Mexican-American War: Battle of Cerro Gordo

Fighting at Cerro Gordo, 1847
Photograph Source: Public Domain

The Battle of Cerro Gordo was fought on April 18, 1847, during the Mexican-American War (1846 to 1848).

Armies & Commanders

United States


  • General Antonio López de Santa Anna
  • 12,000 men


Though Major General Zachary Taylor had won a string of victories at Palo Alto, Resaca de la Palma, and Monterrey, President James K. Polk elected to shift the focus of American efforts in Mexico to Veracruz. Though this was largely due to Polk's concerns about Taylor's political ambitions, it was also supported by reports that an advance against Mexico City from the north would be impractical. As a result, a new force was organized under Major General Winfield Scott and directed to capture the key port city of Veracruz. Landing on March 9, 1847, Scott's army advanced on the city and captured it after a twenty-day siege. Establishing a major base at Veracruz, Scott began making preparations to advance inland before the yellow fever season arrived.

From Veracruz, Scott had two options for pressing west towards the Mexican capital. The first, the National Highway, had been followed by Hernán Cortés in 1519, while the latter ran to the south through Orizaba. As the National Highway was in better condition, Scott elected to follow that route through Jalapa, Perote, and Puebla. Lacking sufficient transportation, he decided to send his army forward by divisions with that of Brigadier General David Twiggs in the lead. As Scott began leaving the coast, Mexican forces were gathering under the leadership of General Antonio López de Santa Anna. Though recently defeated by Taylor at Buena Vista, Santa Anna retained immense political clout and popular support. Marching east in early April, Santa Anna hoped to defeat Scott and use the victory to make himself dictator of Mexico.

Santa Anna's Plan

Correctly anticipating Scott's line of advance, Santa Anna decided to make his stand at a pass near Cerro Gordo. Here the National Highway was dominated by hills and his right flank would be protected by the Rio del Plan. Standing around a thousand feet high, the hill of Cerro Gordo (also known as El Telegrafo) dominated the landscape and dropped to the river on the Mexican right. Approximately a mile in front of Cerro Gordo was a lower elevation which presented three steep cliffs to the east. A strong position in its own right, Santa Anna emplaced artillery atop the cliffs. To the north of Cerro Gordo was the lower hill of La Atalaya and beyond that, the terrain was laced with ravines and chaparral which Santa Anna believed was impassable.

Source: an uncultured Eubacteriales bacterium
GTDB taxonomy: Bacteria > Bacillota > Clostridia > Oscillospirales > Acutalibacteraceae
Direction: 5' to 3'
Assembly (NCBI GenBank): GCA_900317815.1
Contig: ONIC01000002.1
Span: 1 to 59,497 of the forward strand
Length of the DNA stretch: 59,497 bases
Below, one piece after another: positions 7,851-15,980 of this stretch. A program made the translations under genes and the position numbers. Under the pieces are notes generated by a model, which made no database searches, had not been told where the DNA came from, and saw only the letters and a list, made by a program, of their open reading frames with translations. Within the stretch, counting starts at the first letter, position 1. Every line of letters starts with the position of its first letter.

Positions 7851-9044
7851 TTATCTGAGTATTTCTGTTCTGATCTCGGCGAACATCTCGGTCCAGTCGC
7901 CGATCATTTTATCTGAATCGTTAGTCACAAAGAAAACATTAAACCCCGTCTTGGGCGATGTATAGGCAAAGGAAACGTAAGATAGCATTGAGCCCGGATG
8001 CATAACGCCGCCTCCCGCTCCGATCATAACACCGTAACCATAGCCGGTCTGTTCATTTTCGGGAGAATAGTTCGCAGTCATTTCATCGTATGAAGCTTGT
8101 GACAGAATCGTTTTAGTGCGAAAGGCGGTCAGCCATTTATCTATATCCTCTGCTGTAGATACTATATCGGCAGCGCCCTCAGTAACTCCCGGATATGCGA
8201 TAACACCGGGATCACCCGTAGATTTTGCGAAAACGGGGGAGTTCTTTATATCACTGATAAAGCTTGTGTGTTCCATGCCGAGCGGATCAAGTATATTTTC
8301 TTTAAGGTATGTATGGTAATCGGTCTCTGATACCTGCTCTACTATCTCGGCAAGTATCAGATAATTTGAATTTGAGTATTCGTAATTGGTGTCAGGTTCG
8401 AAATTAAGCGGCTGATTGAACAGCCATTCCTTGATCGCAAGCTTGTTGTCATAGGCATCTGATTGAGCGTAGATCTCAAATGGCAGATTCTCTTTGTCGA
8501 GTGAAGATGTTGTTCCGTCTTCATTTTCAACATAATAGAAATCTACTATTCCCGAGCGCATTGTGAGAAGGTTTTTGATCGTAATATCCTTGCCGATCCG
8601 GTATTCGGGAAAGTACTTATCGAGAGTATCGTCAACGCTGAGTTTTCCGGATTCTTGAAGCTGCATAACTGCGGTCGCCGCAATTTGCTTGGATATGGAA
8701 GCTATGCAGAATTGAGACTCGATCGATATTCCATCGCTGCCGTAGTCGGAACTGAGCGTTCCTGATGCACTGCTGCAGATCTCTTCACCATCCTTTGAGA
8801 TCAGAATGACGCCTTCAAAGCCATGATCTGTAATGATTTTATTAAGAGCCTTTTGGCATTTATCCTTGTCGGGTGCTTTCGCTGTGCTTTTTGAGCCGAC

The Americans Arrive

Having assembled around 12,000 men, some which were parolees from Veracruz, Santa Anna felt confident that he had created strong position on Cerro Gordo which would not be easily taken. Entering the village of Plan del Rio on April 11, Twiggs chased off a troop of Mexican lancers and soon learned that Santa Anna's army was occupying the nearby hills. Halting, Twiggs awaited the arrival of Major General Robert Patterson's Volunteer Division which marched in the next day. Though Patterson held a higher rank, he was ill and allowed Twiggs to begin planning an attack on the heights. Intending to launch the assault on April 14, he ordered his engineers to scout the ground. Moving out on April 13, Lieutenants W.H.T. Brooks and P.G.T. Beauregard successfully used a small path to reach the summit of La Atalaya in the Mexican rear.

Realizing that the path could allow the Americans to flank the Mexican position, Beauregard reported their findings to Twiggs. Despite this information, Twiggs decided to prepare a frontal attack against the three Mexican batteries on the cliffs using Brigadier General Gideon Pillow's brigade. Concerned about the possible high casualties of such a move and the fact that the bulk of the army had not arrived, Beauregard expressed his opinions to Patterson. As a result of their conversation, Patterson removed himself from the sick list and assumed command on the night of April 13. Having done so, he ordered the next day's assault postponed. On April 14, Scott arrived at Plan del Rio with additional troops and took charge of operations.